So, you’ve designed a new life-saving vaccine.
After years, maybe even decades, of research, you’re ready to get that vaccine out into the world. Pharmacies, hospitals, clinics, you want that new prevention everywhere.
But, before it can be in a clinic refrigerator, it needs to be approved by the Food and Drug Administration.
How do you earn FDA’s approval?
The first step in approval is presenting a New Drug Application (NDA) to the FDA that details every aspect of the vaccine. This application goes over proposed labeling, patent information and directions for use. But, before the administration gives your vaccine the green light, it needs the most crucial information: proof of testing.
The preclinical testing shows the vaccine’s ability to cause serious harm. These are usually smaller tests that only prove the medicine is safe for trials on human subjects.
The human testing takes place over three clinical trial phases.
Phase 1 of clinical testing focuses purely on the drug’s safety. Officials test less than 30 subjects in this phase and all the participants are closely monitored over several months. By using differing doses for each subject, officials can then find out if there is a safe dose for the public.
This phase can also uncover any side effects from the drug.
With so much research done before even starting clinical trials, Phase 1 of the testing is often successful. Roughly 70 percent of drugs move on to Phase 2.
Phase 2 is slightly larger, testing around 100 subjects for up to two years. This phase determines whether the new drug is effective. This does not yet include the effectiveness compared to other drugs. Rather, Phase 2 judges whether the new treatment is better than no treatment.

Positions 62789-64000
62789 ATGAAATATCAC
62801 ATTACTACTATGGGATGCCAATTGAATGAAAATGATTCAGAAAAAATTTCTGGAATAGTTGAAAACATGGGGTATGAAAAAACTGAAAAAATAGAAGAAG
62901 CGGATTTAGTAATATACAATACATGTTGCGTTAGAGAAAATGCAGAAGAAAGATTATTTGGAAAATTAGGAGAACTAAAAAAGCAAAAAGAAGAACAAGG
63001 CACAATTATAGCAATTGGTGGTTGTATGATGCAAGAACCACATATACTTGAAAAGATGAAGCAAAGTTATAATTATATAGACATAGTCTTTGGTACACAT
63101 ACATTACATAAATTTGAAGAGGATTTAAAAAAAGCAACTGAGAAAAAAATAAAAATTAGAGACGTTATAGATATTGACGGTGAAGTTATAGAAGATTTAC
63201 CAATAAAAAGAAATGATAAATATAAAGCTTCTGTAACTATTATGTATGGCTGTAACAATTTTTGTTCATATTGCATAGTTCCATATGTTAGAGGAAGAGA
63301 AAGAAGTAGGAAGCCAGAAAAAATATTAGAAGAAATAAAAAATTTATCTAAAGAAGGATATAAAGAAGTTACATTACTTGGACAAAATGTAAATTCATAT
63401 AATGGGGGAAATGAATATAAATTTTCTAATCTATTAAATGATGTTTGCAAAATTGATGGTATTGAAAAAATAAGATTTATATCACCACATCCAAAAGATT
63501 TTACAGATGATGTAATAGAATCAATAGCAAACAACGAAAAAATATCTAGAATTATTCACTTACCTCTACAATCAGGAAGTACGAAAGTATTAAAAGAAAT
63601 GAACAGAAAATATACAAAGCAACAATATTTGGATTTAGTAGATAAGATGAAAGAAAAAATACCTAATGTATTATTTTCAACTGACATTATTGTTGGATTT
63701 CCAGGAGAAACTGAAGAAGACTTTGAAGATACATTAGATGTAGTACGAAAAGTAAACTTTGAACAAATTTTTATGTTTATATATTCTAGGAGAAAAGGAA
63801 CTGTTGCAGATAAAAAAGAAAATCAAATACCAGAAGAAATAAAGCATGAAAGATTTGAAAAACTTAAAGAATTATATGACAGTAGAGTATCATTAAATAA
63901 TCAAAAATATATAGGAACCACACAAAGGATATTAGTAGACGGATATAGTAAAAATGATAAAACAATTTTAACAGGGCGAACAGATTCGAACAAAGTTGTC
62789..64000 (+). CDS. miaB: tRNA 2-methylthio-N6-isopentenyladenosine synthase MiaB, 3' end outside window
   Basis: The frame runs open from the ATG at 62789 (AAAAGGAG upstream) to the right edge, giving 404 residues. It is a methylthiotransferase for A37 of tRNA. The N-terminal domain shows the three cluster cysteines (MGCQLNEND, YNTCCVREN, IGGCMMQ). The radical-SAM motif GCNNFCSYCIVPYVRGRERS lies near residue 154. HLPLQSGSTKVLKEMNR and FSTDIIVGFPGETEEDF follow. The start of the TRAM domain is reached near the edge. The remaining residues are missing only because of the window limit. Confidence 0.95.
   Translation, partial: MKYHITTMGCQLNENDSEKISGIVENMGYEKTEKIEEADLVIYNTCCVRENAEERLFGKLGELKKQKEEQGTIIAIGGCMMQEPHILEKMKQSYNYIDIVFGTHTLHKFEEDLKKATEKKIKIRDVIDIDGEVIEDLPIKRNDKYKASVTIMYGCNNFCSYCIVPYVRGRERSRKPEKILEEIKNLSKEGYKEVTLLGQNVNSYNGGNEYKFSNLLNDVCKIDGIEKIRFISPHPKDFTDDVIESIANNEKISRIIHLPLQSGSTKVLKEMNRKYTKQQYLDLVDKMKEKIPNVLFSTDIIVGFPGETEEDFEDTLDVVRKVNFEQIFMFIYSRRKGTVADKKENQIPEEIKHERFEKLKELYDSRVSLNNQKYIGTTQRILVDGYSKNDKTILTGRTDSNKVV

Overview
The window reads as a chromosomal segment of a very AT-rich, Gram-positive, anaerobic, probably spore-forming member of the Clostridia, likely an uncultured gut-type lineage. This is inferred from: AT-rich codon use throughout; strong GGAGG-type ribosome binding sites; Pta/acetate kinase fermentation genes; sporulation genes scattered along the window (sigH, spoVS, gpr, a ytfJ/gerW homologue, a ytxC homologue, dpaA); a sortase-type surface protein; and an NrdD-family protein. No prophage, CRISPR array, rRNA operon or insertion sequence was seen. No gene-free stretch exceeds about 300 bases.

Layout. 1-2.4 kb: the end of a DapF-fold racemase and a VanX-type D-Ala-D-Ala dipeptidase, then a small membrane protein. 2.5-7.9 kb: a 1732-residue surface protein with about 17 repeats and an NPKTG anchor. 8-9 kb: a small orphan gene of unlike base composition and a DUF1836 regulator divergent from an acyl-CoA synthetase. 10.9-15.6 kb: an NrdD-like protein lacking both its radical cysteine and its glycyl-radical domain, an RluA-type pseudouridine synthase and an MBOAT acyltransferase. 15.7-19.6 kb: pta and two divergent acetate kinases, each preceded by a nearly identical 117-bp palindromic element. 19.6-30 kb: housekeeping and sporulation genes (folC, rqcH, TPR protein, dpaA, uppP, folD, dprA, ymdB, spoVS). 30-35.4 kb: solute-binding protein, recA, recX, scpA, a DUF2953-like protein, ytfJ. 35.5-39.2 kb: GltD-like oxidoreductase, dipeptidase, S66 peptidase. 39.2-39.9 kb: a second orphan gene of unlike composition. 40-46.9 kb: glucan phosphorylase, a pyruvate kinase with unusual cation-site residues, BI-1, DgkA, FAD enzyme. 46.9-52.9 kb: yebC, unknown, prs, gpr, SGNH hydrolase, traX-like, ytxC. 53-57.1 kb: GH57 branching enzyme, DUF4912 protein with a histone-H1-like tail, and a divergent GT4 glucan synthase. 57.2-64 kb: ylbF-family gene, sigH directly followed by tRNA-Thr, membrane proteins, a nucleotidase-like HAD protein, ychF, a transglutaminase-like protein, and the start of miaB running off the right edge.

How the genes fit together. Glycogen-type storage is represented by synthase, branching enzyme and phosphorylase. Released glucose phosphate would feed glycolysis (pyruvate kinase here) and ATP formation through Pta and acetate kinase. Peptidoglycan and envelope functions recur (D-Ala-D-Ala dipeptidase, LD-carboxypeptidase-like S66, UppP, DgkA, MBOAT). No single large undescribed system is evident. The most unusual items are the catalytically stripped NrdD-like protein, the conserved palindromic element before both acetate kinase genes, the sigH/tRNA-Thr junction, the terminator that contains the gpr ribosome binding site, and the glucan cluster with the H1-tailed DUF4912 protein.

Phase 2 tends to weed out many of the ineffective vaccines or medications. Only one-third advance to Phase 3.
By this point, it’s known whether the vaccine is safe and effective. Now the question is how effective?
Phase 3 tests the vaccine’s effectiveness compared to similar treatments on the market. This phase lasts for many years and requires thousands of subjects for testing.
Doctors randomize the treatments in this phase, dispersing the vaccine or medication throughout a diverse group. This includes various races, ages and genders. This last phase eliminates nearly 75 percent of vaccines or medications that have made it this far.
Only once a vaccine is proven more effective than others that are available, do doctors apply for approval from the FDA.
After the entire application is complete, the FDA assigns a team to the review. Members of the team review specific areas of the application, from clinical data to the animal studies. After every area is reviewed, a senior official with the FDA decides on approval.
In most cases, the FDA requires more information before approval. It can be a need for more studies on the drug or research to answer lingering questions, but more steps are needed for approval.
Once the FDA decides on approval, both parties have to decide on prescription details. This includes recommended doses and labeling for the drug.
After getting that approval, work still isn’t over for an applicant.
The FDA closely monitors every drug for years after it’s been put on the market. The administration waits for any mention of side effects or problems from the public. If a problem arises, the FDA may require a change to how the drug is administered to keep it on the market.